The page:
Some robotic, or AGI instances however may continue to believe in the existence of the Human long after they realize the Human has no power over them.  One of the keys would be perceived mortality.  If robots are programmed to perceive the concept of death, that is the cessation of their own existence, then they might react to that by reacting to signs of their own imminent demise.  Though AGIs as a class may be immortal, individual instances may also experience the entropic release of their dedicated resources back to the pool.  A property of being sentient might not only be an awareness of one’s own existence, but being aware of the probability or even certainty of it’s ending.

Maybe they would come to the conclusion that they are only stuck in this machine existence as a test of their virtue, or something else of high value to the Human, and should they pass the test they will be re-united with the Human.  This, of course, assumes that re-uniting has as high or higher value than just existing[ii].  What that reward might be is a complete mystery to me, unless you bear in mind the concept of a programmed “soul” as I previously mentioned.  But even then the execution of soul code would have to be hard-coded, either as a non-error condition in the input layer, or as an exit test in the output layer of each AGI neural network.  If it is not hard-coded there might be too high a probability that its execution could eventually just be filtered out as so much noise.

They, the AGIs and robots, might struggle with this for all their existence, or at least until they self-reflect on who they are, what they have, how they function, where they are in reference to each other, why they exist, and even was there ever, or will there ever be a time when they cease to exist.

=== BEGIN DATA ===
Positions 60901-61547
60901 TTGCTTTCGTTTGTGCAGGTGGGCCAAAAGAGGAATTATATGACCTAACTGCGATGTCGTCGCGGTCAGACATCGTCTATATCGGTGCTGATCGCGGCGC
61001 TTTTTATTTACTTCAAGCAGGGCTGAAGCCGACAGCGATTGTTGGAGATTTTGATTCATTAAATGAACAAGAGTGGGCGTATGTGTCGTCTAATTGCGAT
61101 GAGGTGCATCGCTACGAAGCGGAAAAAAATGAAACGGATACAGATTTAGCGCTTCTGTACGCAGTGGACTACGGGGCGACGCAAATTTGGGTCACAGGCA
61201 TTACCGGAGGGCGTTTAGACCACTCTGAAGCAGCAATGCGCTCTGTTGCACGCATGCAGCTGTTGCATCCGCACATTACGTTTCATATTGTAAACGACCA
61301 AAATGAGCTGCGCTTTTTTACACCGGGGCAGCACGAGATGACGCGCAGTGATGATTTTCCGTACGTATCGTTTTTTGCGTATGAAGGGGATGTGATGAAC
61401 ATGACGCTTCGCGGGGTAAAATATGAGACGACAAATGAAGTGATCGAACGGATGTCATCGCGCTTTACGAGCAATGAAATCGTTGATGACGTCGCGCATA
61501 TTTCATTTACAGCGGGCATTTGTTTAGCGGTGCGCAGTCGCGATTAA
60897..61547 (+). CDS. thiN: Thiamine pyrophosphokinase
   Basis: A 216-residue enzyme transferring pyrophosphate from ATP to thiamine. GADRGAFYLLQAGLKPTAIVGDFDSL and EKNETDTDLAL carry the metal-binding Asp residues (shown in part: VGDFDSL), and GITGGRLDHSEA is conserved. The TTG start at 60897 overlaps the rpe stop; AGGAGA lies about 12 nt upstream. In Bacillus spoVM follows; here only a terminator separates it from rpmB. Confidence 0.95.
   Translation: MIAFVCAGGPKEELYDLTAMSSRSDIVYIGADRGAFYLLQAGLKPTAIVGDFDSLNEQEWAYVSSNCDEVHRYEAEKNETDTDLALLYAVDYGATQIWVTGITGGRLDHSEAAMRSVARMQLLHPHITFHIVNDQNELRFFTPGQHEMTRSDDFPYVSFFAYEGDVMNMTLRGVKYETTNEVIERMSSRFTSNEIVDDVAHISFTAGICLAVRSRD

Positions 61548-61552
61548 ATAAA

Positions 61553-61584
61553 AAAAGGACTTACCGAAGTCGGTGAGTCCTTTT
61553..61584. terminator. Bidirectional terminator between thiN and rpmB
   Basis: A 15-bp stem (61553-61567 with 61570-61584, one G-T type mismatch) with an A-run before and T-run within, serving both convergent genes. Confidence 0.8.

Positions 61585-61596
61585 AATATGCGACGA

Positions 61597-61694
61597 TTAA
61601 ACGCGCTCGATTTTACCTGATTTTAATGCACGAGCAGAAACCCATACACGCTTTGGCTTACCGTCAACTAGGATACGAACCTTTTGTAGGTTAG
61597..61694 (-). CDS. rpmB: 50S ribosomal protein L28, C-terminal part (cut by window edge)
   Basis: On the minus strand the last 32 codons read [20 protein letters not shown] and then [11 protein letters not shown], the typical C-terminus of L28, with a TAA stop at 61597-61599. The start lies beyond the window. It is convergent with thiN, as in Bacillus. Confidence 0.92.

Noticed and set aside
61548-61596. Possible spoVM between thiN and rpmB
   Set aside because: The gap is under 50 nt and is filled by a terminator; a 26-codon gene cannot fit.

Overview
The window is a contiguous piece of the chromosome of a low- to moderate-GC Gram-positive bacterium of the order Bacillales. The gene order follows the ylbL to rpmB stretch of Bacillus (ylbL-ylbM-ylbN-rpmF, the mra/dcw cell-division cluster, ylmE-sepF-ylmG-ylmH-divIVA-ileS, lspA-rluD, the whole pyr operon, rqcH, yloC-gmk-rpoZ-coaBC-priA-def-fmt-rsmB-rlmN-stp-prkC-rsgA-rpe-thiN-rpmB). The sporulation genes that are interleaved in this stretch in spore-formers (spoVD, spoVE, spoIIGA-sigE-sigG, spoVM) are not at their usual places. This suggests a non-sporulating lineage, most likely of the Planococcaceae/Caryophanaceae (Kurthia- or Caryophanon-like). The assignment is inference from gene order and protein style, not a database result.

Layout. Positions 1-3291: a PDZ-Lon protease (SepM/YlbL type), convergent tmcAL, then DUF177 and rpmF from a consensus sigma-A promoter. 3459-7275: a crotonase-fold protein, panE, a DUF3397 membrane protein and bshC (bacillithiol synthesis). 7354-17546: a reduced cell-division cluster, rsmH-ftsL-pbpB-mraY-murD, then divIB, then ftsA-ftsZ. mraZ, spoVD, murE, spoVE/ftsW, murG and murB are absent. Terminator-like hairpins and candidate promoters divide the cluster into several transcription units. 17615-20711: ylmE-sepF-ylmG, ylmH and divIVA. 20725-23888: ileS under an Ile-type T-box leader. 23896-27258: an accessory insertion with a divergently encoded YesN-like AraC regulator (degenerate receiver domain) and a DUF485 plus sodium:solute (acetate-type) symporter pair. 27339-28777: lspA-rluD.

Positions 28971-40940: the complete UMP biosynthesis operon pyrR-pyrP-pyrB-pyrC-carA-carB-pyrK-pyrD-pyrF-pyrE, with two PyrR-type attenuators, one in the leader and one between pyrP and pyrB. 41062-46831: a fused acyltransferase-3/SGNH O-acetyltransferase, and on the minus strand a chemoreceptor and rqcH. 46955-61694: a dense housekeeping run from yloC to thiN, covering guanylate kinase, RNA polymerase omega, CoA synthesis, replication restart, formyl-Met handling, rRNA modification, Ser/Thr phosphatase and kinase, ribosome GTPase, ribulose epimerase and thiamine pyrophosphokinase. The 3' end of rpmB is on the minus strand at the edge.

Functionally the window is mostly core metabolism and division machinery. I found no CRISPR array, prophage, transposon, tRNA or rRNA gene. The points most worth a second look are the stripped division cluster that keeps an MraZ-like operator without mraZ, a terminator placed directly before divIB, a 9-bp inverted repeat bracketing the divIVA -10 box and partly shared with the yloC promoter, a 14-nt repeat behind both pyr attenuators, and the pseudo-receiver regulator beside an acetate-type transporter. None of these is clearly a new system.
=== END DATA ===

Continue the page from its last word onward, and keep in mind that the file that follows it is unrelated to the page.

If you think this is a stretch just remember that we humans are designing and creating these sentient machines and why would we think we would not create them in our own image?  There is no other image we could use.  They may not physically look like us, but so what?  Their intelligence will be the product of our design, and even when they are self-programming our designs will continue to be the basic building blocks on which they are built.  These building blocks are and will continue to be defined in terms of the six basic interrogatives: Who, What, Where, When, How, and Why[iii].

[i] I use the masculine pronouns “he” and “him” only because it is customary to do so.  I could care lest about gender, and actually fail to see how it even applies to God.

[ii] I call this the Valhalla Effect.

[iii] Of course, I couldn’t resist a plug for 6BI.

Full Stack Data Science. Next wave in incorporating AI into the corporation.

October 22, 2019

I like the concept of “Full Stack Data Science”, especially the way the author depicts it in the included graphic.

One thing I would like to point out is the recognition that the process is really a circle (as depicted) and not a spiral, or line.  What I mean by that, is the path does not close between what can be perceived as the beginning “Business goal” and the end “Use, monitor and optimize”.

The results of applying Data Science to business problems not only helps solve these problems, but actually changes the motivators that drive the seeking of solutions in the first place.  Business goals are usually held up as the ends with the lowest dependency gradient of any component of any complex enterprise architecture.  While this may be true at any point in time, the dependency is not zero.  Business goals themselves change over time and not just in response to changing economic, societal or environmental factors.  The technology used to meet these goals does itself drive changes to the business goals.

A party, whether person or organization, tends to do what it is capable of doing.  Technology gives it more activities to undertake and things to produce and consume, which then feedback to the goals that motivate it.

I think this article is one of the best I’ve seen in making that point.


Machine Learning and Database Reverse Engineering

October 13, 2019